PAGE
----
While most parents might consider YouTube a relatively harmless web service for their children to use, the reality is that the comments section under videos is rife with trolling and cyberbullying. Around 79 percent of children who use YouTube have experienced cyberbullying, which leads to stressful interactions on the video platform.

Meanwhile, around 50 percent of young people on Facebook experience cyberbullying. That’s still far too high, but lower than the 64 percent of victims on TikTok and 69 percent on Snapchat.

22. Adults are also victims

While it is vital to protect young people against cyberbullying and cyberstalking, it is also important to remember that this problem also affects many adults. According to PEW research from 2021, over 40% of adults have experienced cyberbullying and harassment online. This behavior often leads to stress and anxiety, which are leading causes for mental health issues.

23. As of 2019, Greece has the lowest cyberbullying rates

According to the Organisation for Economic Co-operation (OECD), Greece has the lowest cyberbullying rates with only 5% of adolescents reporting that they have been victimized by bullying online.

The most significant cyberbullying rates were found in Latvia, where 25% of people reported cyberbullying. Latvia was closely followed by Estonia, Hungary, Ireland, and the United Kingdom where around 20% of adolescents reported cyberbullying.

24. Algorithms can help make people nicer

According to the latest research at Yale Law School, warnings issued automatically by algorithms can help to deter rudeness and cyberbullying.

The researchers looked at posts on Twitter that resulted in a prompt that said, “Want to review this before tweeting?” The study found that users often decided to alter their posts when asked to consider their content.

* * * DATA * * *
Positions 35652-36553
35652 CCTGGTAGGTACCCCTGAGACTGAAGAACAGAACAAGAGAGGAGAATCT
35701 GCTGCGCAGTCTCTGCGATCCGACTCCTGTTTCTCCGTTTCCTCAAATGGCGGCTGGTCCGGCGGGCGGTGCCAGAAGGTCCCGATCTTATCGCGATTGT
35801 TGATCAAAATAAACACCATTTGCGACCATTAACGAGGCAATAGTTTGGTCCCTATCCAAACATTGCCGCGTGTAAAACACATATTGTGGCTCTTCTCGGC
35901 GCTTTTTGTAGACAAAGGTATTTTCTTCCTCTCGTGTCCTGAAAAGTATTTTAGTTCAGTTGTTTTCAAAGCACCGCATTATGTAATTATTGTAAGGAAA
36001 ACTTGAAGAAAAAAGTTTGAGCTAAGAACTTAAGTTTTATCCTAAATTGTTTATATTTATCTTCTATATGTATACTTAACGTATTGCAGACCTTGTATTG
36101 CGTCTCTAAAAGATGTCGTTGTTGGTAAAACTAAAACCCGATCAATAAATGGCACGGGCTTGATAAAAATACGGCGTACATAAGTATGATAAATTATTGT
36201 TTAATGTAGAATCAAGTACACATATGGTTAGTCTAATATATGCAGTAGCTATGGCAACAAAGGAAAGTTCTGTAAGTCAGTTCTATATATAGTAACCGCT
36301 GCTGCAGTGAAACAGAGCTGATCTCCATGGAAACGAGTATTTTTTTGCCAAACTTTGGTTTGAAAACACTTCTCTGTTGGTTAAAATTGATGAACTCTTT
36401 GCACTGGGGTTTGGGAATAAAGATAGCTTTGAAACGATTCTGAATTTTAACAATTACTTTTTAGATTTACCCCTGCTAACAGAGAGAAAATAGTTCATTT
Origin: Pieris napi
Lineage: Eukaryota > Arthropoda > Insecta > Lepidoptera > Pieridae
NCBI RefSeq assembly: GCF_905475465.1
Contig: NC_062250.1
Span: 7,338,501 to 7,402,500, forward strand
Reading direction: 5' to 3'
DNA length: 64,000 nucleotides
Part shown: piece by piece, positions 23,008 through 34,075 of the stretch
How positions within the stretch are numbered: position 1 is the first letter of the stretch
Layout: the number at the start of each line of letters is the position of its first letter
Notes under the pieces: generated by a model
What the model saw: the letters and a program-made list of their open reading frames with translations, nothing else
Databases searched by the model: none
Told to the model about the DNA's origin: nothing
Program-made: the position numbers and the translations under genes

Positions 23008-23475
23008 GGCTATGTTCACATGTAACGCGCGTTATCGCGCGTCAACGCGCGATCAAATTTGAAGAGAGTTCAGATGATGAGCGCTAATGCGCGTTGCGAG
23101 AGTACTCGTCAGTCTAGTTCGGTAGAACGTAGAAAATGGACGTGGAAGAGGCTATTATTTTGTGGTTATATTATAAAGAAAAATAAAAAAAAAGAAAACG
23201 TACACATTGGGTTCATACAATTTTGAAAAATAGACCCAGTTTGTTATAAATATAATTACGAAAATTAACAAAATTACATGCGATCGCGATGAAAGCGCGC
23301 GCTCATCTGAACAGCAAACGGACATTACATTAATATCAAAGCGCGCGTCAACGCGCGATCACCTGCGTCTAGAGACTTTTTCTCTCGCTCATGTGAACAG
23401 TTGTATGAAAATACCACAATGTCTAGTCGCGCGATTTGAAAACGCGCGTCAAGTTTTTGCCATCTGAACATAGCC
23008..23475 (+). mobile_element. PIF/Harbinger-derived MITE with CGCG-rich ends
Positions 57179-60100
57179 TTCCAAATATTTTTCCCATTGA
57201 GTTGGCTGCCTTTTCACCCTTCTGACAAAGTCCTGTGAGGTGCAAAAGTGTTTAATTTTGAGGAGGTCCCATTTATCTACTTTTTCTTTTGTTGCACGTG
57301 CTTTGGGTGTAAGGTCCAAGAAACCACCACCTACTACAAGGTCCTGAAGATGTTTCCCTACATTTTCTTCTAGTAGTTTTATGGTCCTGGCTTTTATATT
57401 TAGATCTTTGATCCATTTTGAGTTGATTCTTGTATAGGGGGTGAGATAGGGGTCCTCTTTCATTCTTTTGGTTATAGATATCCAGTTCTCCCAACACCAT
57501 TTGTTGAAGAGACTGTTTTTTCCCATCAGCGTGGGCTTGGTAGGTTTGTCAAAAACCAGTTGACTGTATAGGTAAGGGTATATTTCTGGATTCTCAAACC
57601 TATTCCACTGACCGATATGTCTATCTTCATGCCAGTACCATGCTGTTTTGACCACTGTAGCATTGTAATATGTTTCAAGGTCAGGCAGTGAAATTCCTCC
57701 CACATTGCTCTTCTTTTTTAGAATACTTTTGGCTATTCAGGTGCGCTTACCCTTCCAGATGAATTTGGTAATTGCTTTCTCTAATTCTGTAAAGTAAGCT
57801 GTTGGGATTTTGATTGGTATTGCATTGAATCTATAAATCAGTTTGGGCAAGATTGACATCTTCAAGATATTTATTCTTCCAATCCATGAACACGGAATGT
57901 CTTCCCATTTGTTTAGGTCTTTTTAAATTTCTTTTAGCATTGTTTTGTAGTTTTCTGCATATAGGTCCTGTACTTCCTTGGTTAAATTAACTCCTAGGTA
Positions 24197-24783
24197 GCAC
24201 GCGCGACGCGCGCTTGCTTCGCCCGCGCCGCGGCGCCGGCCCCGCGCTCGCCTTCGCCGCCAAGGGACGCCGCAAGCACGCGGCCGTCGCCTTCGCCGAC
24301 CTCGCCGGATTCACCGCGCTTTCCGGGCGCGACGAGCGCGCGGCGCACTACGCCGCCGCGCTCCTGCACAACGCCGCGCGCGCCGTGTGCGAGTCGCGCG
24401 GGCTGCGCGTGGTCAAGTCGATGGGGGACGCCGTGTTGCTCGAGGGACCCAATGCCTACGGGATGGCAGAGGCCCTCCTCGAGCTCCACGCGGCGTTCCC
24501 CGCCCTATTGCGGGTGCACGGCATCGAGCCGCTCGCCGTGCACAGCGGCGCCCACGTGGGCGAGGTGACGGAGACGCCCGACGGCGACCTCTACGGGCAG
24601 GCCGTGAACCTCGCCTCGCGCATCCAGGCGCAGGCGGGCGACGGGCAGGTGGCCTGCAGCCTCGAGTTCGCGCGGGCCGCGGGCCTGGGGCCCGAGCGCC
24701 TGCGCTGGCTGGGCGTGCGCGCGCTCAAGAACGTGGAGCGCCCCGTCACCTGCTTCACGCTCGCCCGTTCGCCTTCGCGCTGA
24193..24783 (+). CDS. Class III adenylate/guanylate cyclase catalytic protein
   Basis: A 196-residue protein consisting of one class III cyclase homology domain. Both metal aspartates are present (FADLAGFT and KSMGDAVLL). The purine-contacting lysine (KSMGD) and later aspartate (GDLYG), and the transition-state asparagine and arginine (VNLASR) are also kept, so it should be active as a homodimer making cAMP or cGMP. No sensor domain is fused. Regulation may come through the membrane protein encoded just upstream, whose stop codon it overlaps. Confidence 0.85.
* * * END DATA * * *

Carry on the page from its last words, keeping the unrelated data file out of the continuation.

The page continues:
This reveals that simply being asked to ponder whether a post might be rude, offensive, upsetting, or unnecessary is enough to cause netizens to voluntarily alter their post to make them nicer.

The study even found that being asked to consider a post’s tone helped those social media users remain nicer in subsequent posts too!

25. UK considering rules to allow social media users to block anonymous accounts

In 2022 the UK government announced that it is considering new regulations that would allow users to block contact with any social media user who has not verified their account with a form of ID.

The government hopes that this would allow users to cut themselves off from trolls. However, it could also cause privacy concerns by forcing users to provide an ID in order to be able to communicate with other users on social media.

A need for more broad-reaching and open research

One common theme emerged as we researched various aspects of cyberbullying—a stunning lack of data. This is not to say that research on cyberbullying isn’t there. Even a simple search in research databases will reveal thousands of articles covering the topic in some form. However, most research on cyberbullying is either small in scale or lacking in depth. Most research is also based on surveys, resulting in a large variation in the results from survey to survey.

The Florida Atlantic University study represents one of the best sources of information to date. However, more is needed, including a meta-analysis of the data gathered from many other sources. Until then, publicly available cyberbullying statistics paint an incomplete picture of the ongoing issue.

Past research still holds value

Despite a lack of consistent publicly or easily-accessible data, a plethora of data from before 2015 can still help shed some valuable light on the issue. Past research and statistics reveal where cyberbullying has been and help reflect on why this issue is still a concern today.

Older data on cyberbullying include the following:

  • Most teenagers (over 80%) now use a mobile device regularly, opening them up to new avenues for bullying. (Source: Bullying Statistics)
  • Half of all young adults have experienced cyberbullying in some form. A further 10-20% reported experiencing it regularly. (Source: Bullying Statistics)
  • Cyberbullying and suicide may be linked in some ways. Around 80% of young people who commit suicide have depressive thoughts. Cyberbullying often leads to more suicidal thoughts than traditional bullying. (Source: JAMA Pediatrics)
  • Almost 37 percent of kids have been cyberbully victims. Around 30 percent have been victimized more than once. (Source:
  • 81% of students said they’d be more likely to intervene in cyberbullying if they could do so anonymously. (Source:
  • A UK survey of more than 10,000 youths discovered that 60% reported witnessing abusive online behavior directed toward another person. (Source:
  • The same U.K. survey also discovered that 83% of young adults believe social networks do not do enough to prevent cyberbullying. (Source:

Looking for more internet-related stats? Check out our roundup of identity theft stats and facts for 2017-2023, or our Cybercrime statistics which runs to 100+ facts and figures.